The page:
This is the second of a four-part series of blog posts on Storytelling in Photography. Ira Glass of “This American Life” is a man of insight and created a series of 4 videos for “aspiring” Journalist and Broadcasters, But I’ve been very inspired with what he had to say as I applied his theories to my own genre, photography.Â Â Here are my thoughts on the second video.
In his second video, Ira Glass talks about how important it is to find a good story and how in your pursuit of a good story, you will need to make dramatic cuts to stories that don’t work as well as make room for luck to come into play.
When I watched this video, I applied his comments on finding a good story to finding a good photo project. I believe strongly that as photographers and image makers, a great technique to keep us fresh and inspired, is to have multiple photo projects “on the fire” that we constantly work on. It’s great for many reasons such as, allowing us to tune our problem solving abilities, practicing our technical skills, and practice setting up shoots, among many others.
Ira Glass stressed the importance of killing stories that don’t make the cut. Sometimes when we come up with a great idea for a project and do our first couple of shoots, something about the idea doesn’t seem to come together. As image makers, I for one am guilty of this, tend to fall in love with the idea and have a hard time letting go. Ira says we should be ruthless in the killing of these projects when they don’t work, and by killing them or setting them aside for the time being, we’ll be able to move on to something that does work. Some may think of this a failure, I don’t see it that way. I see it as an opportunity to do better. Either way, the point Ira makes is that we should be happy with this “failure” because it allows us the freedom to move forward, and this is a good thing. He also states that there is a added benefit to being so ruthless in cutting ideas that don’t work, the benefit being, it allows the element of luck to come into play. The idea of luck in photography is notÂ an unique one. But it takes constant production from us, the image maker, for luck to come into play at all. There is an old adage “Luck is where preparation meets opportunity”. So the more we prepare (produce) the more chance (opportunity) we have for luck to show up in our work. What do I mean by luck? Well, to me luck is one of those moments where the results are more than we expected. It can be a technical thing where shooting something a certain way gives us a result that may look better than we expected. Or it can be a combination of elements that come together in a way that it give us a moment of epiphany, where the idea has grown and evolved more than where we were initially intended. It grows to be something special, and we want our stories or projects to be special.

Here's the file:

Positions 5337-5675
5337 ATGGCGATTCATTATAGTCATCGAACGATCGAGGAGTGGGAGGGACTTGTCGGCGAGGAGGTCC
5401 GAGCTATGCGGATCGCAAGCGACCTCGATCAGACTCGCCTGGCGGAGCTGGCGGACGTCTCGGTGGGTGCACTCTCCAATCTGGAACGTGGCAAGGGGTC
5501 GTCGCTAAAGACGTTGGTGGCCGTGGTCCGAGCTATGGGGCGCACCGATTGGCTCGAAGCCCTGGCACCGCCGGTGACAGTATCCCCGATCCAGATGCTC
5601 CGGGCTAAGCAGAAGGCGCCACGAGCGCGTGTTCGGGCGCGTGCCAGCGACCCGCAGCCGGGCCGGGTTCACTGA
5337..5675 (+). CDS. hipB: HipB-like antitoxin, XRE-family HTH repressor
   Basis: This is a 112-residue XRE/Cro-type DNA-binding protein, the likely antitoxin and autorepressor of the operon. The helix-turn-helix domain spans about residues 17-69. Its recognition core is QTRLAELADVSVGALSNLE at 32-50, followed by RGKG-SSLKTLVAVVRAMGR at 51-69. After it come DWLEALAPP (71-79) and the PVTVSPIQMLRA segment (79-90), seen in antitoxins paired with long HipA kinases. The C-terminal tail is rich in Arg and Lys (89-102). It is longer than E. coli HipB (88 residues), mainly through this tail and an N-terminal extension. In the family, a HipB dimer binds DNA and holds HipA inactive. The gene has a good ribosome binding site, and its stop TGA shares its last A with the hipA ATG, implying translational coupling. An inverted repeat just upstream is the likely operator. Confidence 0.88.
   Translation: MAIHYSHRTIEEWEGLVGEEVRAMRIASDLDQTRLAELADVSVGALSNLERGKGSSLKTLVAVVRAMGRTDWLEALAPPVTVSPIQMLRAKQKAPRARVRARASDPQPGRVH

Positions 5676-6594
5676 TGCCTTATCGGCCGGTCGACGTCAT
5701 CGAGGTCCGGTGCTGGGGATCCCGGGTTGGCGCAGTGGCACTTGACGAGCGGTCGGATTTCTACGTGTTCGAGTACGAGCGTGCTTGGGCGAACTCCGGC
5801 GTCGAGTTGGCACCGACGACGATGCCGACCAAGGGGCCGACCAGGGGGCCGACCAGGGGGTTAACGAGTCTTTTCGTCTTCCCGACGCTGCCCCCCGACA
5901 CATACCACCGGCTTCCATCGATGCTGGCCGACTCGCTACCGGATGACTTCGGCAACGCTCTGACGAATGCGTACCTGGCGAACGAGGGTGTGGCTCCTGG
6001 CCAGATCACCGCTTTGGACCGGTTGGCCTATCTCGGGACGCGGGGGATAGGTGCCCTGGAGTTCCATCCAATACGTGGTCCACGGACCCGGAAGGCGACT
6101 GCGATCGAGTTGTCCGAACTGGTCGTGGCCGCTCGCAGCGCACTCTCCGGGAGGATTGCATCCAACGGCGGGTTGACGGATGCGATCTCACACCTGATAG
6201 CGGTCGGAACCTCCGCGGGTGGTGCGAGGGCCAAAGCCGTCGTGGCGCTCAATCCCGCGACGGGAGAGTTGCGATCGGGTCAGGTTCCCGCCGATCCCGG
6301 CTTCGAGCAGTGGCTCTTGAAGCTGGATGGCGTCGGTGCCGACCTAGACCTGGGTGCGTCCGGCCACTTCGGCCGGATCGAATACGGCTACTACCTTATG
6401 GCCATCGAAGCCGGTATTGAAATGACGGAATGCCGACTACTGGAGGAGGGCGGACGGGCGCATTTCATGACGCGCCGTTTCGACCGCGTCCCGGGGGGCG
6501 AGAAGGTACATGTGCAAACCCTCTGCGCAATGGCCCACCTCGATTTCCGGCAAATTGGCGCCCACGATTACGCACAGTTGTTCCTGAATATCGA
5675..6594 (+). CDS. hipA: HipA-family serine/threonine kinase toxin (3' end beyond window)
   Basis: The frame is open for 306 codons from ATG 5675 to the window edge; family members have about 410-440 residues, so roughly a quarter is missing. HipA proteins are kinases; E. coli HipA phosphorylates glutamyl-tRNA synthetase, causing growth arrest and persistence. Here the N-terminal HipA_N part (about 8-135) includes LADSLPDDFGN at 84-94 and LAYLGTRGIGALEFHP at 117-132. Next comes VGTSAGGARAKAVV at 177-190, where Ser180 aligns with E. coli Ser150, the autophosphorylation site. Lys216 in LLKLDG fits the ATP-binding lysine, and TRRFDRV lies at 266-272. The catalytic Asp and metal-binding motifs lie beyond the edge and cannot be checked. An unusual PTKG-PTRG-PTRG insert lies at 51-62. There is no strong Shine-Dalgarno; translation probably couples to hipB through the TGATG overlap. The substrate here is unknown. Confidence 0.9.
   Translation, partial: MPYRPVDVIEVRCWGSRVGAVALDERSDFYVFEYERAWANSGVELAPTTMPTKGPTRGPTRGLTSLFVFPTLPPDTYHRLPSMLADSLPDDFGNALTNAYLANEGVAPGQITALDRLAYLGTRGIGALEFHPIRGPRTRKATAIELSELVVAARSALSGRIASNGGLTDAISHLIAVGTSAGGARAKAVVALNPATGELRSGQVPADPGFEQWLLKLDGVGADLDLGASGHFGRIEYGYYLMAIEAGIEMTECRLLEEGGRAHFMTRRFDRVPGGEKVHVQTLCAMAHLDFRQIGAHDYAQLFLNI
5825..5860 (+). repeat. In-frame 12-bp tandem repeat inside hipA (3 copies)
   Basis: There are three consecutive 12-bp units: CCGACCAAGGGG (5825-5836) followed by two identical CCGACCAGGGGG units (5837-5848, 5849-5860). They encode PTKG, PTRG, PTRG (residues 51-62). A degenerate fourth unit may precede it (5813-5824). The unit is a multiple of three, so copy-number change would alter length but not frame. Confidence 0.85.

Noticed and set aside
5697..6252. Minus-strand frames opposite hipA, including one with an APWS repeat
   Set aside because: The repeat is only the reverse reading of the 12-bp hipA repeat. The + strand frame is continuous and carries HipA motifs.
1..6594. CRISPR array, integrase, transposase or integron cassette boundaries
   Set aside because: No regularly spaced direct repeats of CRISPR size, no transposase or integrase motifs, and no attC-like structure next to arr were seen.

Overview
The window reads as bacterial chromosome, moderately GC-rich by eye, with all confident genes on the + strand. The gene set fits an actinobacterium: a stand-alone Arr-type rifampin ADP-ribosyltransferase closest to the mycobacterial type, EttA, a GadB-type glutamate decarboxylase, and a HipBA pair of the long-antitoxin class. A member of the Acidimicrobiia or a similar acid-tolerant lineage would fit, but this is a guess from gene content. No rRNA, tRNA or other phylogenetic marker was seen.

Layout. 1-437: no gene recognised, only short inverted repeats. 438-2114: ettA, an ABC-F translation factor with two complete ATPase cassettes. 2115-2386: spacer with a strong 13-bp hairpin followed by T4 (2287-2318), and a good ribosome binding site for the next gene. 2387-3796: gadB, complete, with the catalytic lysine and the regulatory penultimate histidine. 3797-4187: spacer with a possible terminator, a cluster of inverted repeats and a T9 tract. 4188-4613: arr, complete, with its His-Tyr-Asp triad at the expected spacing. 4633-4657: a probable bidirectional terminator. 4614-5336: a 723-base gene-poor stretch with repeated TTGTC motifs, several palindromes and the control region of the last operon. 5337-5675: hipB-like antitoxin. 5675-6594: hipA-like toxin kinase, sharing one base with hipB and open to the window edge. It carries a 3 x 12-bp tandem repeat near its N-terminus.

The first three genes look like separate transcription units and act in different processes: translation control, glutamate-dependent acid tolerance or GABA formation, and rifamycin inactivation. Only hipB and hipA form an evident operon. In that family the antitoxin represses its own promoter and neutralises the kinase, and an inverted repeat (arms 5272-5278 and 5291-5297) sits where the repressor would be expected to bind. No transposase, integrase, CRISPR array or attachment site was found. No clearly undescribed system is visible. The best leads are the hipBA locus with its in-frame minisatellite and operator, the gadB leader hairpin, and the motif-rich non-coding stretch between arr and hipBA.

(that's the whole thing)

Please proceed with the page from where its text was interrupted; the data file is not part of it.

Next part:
Constant production, in our case as photographers, is the backbone of increasing our skills as image makers. The saying, “Practice makes Perfect” applies to photographers in a direct way, especially considering photography is a skill of matching the image that we make in our minds with the image we produce in its final form.
So find yourself a personal photo project! It will be one of the best things you have done for yourself.
Please use the comments below to tell us about your personal project. We love to see people making images that they are passionate about, and hey, it may get you in our magazine!!Â We love when image makers push their own limits and push the limits in photography. Can’t wait to see what you’ve been working on!